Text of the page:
I was reading an article by David O'Brien et al. where it stated

"in meteorites only the water bound to the silicates can be found, all the water ice having been lost, whereas on asteroids water ice itself has been detected"


Now this was published in 2014, so I'm wondering what is the validity of this statement today. Have we, since the publication of this article, discovered water ice on meteorites?


2 Answers 2


It looks to me that you probably have some misunderstanding of the term meteorite. A meteorite is a remnant body which has reached the surface of a major or minor body (a planet, a moon, an asteroid, etc.). The meteorite's parent body (a meteoroid) would definitely lose its entire water ice (if it had any at all) no later than during its passage through the Earth's atmosphere. That's why no water ice was or will ever be found in meteorites.

So, unless you compare common meteorite impacts with hazardous asteroid impacts, these two body types are incomparable as water ice carriers. And thus, the statement by O'Brien et al still stands firm and will do so ever.

  • $\begingroup$ O'Brien also states "In addition, water vapor has been discovered coming from Ceres (Kuppers et al., 2014) and water ice has been observed on the surface of Themis (Campins et al., 2010, Rivkin and Emery, 2010), suggesting that the water content of primitive asteroids, small and large, is substantially larger than that recorded in meteorites." Do you agree with this statement? He seems to be comparing the water content on meteorites and asteroids. $\endgroup$
    – Bell
    Commented Aug 17, 2018 at 4:07
  • 1
    $\begingroup$ Of course, you can compare water content on any types of bodies in general; so, yes, I agree with him. But in my answer I meant something different, that this comparison is obviously meaningless if you try to figure out which of the two bodies could have brought water on Earth. It is an obvious thing, because just imagine bodies ranging from grain-sized meteoroids up to Ceres-sized asteroids: theoretically only a huge asteroid's remnant mass could still have some water ice inclusions after the impact (I'd doubt that, though), while a common meteorite would never have it simply due to its size. $\endgroup$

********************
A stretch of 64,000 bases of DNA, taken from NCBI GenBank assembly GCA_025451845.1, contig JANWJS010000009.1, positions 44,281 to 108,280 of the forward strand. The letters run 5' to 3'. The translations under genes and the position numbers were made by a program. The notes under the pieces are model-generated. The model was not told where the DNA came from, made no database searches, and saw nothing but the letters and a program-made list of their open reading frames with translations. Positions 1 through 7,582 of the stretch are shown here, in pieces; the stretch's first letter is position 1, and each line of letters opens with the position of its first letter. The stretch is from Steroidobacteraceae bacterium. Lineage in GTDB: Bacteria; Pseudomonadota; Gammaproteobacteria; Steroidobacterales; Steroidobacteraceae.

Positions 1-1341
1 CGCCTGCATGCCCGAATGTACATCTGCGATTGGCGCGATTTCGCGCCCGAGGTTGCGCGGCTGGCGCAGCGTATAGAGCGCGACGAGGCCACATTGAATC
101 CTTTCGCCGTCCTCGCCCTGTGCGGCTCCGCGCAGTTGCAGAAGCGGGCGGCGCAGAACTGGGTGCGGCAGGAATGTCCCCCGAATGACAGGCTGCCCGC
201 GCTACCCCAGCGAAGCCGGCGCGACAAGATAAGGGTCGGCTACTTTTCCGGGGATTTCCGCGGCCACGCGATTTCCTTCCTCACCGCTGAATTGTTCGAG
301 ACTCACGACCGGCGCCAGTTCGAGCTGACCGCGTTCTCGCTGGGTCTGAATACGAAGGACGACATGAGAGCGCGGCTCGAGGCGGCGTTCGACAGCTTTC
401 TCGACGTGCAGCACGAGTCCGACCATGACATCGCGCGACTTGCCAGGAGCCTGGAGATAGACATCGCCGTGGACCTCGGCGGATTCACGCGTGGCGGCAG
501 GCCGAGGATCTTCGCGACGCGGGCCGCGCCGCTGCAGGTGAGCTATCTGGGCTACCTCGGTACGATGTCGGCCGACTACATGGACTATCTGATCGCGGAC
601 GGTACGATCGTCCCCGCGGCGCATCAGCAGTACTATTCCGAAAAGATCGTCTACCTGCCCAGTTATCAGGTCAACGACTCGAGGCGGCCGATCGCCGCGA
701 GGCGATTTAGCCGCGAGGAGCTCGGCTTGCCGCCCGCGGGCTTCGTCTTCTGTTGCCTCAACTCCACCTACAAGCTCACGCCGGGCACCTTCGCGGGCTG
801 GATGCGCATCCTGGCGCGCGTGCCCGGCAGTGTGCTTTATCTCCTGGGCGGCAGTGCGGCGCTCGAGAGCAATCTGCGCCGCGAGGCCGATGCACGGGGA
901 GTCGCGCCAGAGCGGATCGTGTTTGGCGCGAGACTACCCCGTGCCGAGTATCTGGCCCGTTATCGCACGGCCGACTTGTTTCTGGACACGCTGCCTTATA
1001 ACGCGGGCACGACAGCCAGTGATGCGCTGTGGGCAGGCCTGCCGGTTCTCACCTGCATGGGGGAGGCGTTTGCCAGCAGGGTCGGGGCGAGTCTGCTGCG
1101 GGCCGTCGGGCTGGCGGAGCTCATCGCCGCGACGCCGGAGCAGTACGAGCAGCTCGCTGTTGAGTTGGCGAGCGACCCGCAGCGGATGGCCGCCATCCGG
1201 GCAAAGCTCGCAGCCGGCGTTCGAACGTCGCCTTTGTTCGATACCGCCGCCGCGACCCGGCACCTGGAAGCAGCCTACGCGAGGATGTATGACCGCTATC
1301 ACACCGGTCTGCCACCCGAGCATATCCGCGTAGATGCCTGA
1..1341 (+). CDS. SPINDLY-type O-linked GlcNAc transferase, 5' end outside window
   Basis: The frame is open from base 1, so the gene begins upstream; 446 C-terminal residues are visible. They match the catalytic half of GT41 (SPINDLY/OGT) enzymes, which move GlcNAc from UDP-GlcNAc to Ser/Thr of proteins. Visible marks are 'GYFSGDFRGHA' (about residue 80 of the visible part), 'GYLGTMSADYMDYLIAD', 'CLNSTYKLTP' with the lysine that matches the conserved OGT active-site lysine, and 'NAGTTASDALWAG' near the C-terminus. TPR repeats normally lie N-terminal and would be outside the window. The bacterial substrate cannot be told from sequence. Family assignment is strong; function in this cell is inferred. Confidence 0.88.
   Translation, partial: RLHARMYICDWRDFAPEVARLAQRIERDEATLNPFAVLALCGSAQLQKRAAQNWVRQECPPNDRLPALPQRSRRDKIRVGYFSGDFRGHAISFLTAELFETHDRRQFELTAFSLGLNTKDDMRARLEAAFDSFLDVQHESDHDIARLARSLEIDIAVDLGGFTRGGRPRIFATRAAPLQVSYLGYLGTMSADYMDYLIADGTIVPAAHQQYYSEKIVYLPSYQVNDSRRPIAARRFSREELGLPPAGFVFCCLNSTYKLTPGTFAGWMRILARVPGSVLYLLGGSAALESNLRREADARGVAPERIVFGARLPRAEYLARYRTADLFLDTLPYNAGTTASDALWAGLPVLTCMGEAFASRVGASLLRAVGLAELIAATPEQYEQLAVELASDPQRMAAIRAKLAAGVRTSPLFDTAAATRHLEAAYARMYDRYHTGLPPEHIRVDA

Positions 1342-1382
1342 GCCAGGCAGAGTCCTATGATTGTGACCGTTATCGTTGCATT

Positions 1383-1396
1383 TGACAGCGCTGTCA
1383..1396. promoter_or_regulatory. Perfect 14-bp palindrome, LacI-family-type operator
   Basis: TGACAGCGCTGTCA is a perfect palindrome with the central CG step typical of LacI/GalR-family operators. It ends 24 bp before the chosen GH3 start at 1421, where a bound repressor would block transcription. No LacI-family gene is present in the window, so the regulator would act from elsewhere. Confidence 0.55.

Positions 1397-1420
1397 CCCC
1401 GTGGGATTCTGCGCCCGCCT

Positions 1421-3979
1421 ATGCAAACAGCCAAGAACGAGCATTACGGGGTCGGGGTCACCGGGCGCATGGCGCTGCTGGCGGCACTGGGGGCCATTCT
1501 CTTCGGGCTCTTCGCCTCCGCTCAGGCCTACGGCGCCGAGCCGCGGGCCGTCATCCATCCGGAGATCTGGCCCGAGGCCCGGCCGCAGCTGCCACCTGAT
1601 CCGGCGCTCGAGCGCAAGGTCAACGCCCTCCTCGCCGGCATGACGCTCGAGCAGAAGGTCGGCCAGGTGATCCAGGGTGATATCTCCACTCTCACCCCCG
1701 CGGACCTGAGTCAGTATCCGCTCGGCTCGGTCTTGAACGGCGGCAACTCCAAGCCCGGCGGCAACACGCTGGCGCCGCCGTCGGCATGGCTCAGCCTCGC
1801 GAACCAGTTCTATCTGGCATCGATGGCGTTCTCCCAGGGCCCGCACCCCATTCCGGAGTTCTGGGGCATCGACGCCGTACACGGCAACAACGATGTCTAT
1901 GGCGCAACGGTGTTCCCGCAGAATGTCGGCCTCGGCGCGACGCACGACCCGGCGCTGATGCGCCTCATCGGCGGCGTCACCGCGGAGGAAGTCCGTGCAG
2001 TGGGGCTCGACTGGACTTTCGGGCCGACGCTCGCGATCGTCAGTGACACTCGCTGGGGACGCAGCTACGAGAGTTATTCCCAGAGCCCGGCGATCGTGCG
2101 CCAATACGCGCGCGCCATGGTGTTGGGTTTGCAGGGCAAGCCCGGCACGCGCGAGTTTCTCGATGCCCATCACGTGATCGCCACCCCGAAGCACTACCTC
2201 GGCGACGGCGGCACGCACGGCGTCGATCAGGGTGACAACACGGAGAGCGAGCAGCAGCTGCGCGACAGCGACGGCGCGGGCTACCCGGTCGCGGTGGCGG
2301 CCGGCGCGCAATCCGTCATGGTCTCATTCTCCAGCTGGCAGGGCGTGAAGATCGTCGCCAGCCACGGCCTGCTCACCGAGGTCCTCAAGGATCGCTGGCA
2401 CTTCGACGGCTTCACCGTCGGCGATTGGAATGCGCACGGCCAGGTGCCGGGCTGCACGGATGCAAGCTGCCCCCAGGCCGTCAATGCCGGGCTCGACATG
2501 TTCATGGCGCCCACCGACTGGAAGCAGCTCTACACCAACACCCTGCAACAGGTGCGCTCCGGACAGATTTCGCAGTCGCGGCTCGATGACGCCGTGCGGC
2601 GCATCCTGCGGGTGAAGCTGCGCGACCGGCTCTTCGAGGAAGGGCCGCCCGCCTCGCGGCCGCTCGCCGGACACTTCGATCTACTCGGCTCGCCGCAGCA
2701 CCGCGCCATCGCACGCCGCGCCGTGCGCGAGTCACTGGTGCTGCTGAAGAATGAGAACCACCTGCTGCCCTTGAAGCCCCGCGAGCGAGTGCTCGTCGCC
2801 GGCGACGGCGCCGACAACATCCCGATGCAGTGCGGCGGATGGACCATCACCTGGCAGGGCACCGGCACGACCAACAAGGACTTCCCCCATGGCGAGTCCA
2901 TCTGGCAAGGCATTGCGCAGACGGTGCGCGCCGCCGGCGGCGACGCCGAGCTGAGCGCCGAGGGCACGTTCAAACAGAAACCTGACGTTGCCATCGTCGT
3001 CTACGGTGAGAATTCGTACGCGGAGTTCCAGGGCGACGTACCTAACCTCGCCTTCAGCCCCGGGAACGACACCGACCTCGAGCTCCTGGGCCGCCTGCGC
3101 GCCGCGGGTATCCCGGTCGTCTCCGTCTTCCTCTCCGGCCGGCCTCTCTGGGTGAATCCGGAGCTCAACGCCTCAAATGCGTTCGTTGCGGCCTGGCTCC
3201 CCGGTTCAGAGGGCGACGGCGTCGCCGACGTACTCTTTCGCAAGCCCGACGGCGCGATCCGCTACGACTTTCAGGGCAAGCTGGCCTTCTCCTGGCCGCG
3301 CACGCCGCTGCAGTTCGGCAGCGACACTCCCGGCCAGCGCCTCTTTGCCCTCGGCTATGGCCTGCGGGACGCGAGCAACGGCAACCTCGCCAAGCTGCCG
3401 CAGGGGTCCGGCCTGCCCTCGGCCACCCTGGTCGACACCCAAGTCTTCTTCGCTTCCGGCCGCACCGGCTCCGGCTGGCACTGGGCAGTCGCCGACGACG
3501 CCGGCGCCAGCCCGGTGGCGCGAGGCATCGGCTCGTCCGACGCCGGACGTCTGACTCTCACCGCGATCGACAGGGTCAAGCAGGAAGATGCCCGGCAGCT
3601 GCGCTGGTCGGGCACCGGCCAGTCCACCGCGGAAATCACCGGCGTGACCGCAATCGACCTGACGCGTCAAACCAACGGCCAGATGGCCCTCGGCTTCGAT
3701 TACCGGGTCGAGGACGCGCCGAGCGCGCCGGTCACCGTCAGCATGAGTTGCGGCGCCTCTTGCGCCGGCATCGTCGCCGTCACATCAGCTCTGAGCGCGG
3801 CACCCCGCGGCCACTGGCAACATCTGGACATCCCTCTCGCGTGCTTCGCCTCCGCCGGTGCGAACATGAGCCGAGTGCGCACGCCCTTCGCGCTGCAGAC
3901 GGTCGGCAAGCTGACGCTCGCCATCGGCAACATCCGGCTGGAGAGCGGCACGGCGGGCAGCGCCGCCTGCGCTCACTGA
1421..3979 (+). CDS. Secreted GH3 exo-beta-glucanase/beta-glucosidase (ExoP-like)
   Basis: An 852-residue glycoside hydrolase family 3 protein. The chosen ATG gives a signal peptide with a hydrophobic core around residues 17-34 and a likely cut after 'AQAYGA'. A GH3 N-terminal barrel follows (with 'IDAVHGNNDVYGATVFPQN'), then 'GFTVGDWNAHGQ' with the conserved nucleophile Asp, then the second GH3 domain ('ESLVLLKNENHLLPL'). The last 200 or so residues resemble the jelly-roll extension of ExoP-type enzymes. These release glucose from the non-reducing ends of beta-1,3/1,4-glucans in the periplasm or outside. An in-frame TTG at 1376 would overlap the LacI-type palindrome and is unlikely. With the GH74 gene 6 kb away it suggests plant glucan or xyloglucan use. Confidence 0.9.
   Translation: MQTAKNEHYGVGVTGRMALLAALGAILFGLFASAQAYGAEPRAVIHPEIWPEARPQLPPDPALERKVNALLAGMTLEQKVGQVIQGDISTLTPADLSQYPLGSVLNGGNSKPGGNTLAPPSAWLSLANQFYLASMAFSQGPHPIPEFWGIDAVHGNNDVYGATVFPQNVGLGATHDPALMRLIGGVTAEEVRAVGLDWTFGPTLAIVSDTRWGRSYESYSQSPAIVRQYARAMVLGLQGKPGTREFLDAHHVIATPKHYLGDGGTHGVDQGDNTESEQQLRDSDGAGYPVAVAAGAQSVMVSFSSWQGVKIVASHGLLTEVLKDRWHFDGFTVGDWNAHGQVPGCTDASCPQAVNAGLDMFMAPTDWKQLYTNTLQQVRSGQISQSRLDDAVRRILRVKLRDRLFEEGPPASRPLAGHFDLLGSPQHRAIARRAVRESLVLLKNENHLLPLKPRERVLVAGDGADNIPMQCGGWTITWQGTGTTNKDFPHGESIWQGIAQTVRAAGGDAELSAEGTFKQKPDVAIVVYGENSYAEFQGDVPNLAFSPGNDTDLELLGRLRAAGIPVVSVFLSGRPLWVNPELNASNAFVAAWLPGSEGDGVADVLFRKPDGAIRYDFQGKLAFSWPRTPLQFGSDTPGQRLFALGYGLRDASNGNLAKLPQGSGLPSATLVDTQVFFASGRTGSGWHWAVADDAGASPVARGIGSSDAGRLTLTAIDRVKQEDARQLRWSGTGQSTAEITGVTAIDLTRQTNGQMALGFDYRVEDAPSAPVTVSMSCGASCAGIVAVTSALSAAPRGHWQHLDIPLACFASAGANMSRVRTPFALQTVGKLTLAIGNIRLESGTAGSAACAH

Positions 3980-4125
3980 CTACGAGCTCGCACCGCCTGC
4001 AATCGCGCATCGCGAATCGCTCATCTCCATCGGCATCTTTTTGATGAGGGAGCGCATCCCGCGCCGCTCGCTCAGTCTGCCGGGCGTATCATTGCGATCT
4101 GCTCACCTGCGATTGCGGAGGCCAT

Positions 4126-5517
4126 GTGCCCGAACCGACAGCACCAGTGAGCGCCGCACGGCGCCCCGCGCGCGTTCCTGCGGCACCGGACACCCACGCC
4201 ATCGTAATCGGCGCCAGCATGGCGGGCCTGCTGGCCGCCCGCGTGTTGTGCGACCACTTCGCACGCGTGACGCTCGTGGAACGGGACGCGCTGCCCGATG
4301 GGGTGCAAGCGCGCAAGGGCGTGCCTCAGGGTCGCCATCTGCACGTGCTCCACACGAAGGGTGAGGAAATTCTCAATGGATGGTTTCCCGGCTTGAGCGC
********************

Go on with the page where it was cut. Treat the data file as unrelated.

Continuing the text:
– SergiusPro
    Commented Aug 17, 2018 at 4:28
  • $\begingroup$ Has water ice been found on comets? Or is this unique to larger bodies, like asteroids? $\endgroup$
    – Bell
    Commented Aug 17, 2018 at 6:43
  • $\begingroup$ Yes, there is a plenty of water ice and other ice types in/on comets. Any solid space body can have it to a larger or smaller degree. $\endgroup$
    – SergiusPro
    Commented Aug 17, 2018 at 14:16
  • 2
    $\begingroup$ @Bell - A larger object has the potential to carry more water and an object burning up in the atmosphere was no potential to have surface ice; though past or present H$_2$O may be detected. Japan is landing on asteroid Ryugu, see the Haya2kun Twitter they have almost landed. It appears dry. Maybe there's a bit of ice, it may not be water ice, or maybe there's no ice at all; each are different. NASA's article: "Asteroid or Meteor: What's the difference?" - see their asteroidmission.org . $\endgroup$
    – Rob
    Commented Aug 17, 2018 at 17:00

Turner McGee et al. 2021: Carbonaceous chondrite meteorites experienced fluid flow within the past million years. Science 10.1126/science.abc8116

“And thus, the statement by O'Brien et al still stands firm and will do so ever.” -SerguisPro

Two years and five months, an eternity in pro geochemistry.


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